'Love in Afghanistan': A Cross Cultural Romance

Eve M. Ferguson | 11/6/2013, 3 p.m.
The plot is age-old – boy meets girl, boy and girl fall in love, fate intervenes and the romance is ...
Khris Davis plays Duke and Melis Aker plays Roya in "Love in Afghanistan" at Arena Stage at the Mead Center for American Theater in Southwest. The show runs through Sunday, Nov. 17. (Teresa Wood)

The plot is age-old – boy meets girl, boy and girl fall in love, fate intervenes and the romance is doomed. But while the plot may not be new, the approach in Charles Randolph-Wright’s latest play, "Love in Afghanistan," is uncharted territory.

Better known for his directorial contributions – he’s currently preparing to take Motown the Musical on the road – Randolph-Wright’s new work combines American culture with the interface of Afghan tradition and culture, resulting from the American military presence for the past decade plus.

Starring newcomer to the Arena Stage, Khris Davis as Duke, a rapper sent to Afghanistan to entertain the troops, and Turkish actress Melis Aker, also making her debut at Arena Stage as Roya, his Afghan interpreter, the budding romance between the two seems unlikely, but ensues nonetheless with awkward moments, cultural misunderstandings and eventually, mutual attraction. As Roya and Duke come to know each other better, they set off on a venture off-base and into Kabul, against Roya’s warning, to purchase a lapis lazuli stone.

In the background are their parents – Duke’s mother, Desiree, played by Dawn Ursula (also making her Arena debut) and Sayeed, played by Joseph Kamal. And if the interaction between Roya and Duke seems standard fare, the two other actors steal the show with sophisticated and plausible dialogue voicing parental concern for their children, whom they both view as naïve.

After Duke is injured in an explosion in Kabul, in which Roya has dressed as a man to escort him into town, the parents step in to find out why their children have set out into the face of danger on what should have been a rather benign visit to the military base.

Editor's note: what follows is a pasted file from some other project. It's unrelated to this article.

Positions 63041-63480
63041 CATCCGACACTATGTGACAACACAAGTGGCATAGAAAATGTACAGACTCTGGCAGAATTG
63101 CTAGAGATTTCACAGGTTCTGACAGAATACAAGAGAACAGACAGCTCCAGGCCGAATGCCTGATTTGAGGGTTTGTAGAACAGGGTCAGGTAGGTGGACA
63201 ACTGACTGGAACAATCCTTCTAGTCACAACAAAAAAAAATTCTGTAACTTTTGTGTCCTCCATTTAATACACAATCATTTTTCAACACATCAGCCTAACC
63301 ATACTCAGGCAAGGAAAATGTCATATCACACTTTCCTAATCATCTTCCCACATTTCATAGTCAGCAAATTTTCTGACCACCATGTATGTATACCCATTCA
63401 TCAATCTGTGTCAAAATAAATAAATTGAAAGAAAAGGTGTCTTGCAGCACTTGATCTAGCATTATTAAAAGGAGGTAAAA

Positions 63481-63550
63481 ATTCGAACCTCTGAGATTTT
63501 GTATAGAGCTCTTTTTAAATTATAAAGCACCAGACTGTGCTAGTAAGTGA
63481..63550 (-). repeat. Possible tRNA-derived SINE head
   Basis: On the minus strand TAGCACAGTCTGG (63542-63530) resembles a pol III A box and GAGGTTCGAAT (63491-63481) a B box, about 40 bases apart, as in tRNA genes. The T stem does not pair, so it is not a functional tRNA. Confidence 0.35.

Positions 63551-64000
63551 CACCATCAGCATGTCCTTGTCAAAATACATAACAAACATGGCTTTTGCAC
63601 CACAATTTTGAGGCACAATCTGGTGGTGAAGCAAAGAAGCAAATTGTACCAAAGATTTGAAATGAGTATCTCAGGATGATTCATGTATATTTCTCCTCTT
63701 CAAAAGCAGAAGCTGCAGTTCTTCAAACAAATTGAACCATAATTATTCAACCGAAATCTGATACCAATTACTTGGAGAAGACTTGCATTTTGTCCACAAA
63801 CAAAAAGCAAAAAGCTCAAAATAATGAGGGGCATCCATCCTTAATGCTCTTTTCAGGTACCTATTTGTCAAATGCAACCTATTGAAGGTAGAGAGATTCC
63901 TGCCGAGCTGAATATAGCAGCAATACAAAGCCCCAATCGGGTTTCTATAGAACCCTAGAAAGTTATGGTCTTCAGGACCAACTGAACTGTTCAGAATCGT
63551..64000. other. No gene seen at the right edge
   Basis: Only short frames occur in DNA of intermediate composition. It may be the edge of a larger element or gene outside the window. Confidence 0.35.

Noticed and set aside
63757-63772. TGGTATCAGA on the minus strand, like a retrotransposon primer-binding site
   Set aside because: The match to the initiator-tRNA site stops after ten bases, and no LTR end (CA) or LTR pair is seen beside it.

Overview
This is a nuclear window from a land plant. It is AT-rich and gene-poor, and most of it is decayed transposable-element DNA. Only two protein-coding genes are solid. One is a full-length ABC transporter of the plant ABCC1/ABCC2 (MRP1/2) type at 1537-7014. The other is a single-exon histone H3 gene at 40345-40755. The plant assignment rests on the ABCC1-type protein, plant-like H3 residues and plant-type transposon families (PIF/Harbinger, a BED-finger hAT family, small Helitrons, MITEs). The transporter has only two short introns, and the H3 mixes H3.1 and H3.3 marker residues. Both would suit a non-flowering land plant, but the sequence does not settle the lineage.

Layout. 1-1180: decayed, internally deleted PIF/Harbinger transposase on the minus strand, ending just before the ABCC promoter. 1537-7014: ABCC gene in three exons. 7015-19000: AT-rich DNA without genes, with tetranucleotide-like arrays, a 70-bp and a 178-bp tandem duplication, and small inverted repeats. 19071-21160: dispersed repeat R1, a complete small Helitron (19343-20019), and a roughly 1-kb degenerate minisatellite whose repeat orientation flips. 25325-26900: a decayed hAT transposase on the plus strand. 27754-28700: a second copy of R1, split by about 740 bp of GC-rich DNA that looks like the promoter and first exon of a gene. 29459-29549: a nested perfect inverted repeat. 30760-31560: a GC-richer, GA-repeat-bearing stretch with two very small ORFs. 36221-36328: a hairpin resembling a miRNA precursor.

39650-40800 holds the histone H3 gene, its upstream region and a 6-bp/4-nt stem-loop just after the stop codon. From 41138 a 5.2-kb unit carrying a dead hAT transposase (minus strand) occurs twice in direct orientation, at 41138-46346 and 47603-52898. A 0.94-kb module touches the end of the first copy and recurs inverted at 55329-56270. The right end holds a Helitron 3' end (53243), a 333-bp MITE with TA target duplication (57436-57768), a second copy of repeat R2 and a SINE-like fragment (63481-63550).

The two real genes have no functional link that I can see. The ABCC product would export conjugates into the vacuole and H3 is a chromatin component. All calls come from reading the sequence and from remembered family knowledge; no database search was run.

We find out that Duke is actually the son of an English/Jamaican World Bank executive who grew up in Washington’s upper class Gold Coast neighborhood. Ursula plays the role to the hilt, and is animated and humorous as Duke’s mother, who sometimes requests that she be introduced as his sister.

She mastered the role, which seems to flow naturally, by “Dialect coaching (thank you Gary Logan!), watching You Tube videos (it’s amazing all the different personalities there are available to watch) and, most importantly (for me), digging into what the playwright has written and also what the playwright hasn't written but just alluded to,” Ursula said. “Not every historical moment for a character is spelled out or explained in a script, but if my character refers to something in the past I have to know exactly what that is and what it means to me now.”

Sayeed falls into the role of a rigid Afghan father, who, while allowing his daughter to expand beyond the usual boundaries of tradition, also keeps reigns on her when it comes to exceeding her duties. We find out through their conversation that Roya also engaged in an Afghan tradition, where a family that has no sons allows girls to dress as boys. This tradition afforded Roya the opportunity to receive an education when many Afghan women can not, and travel freely outside. It also encouraged the young woman to become involved in advancing the plight of Afghan women, which becomes the driving force in her life, and the deterrent to actualization of the romance with Duke.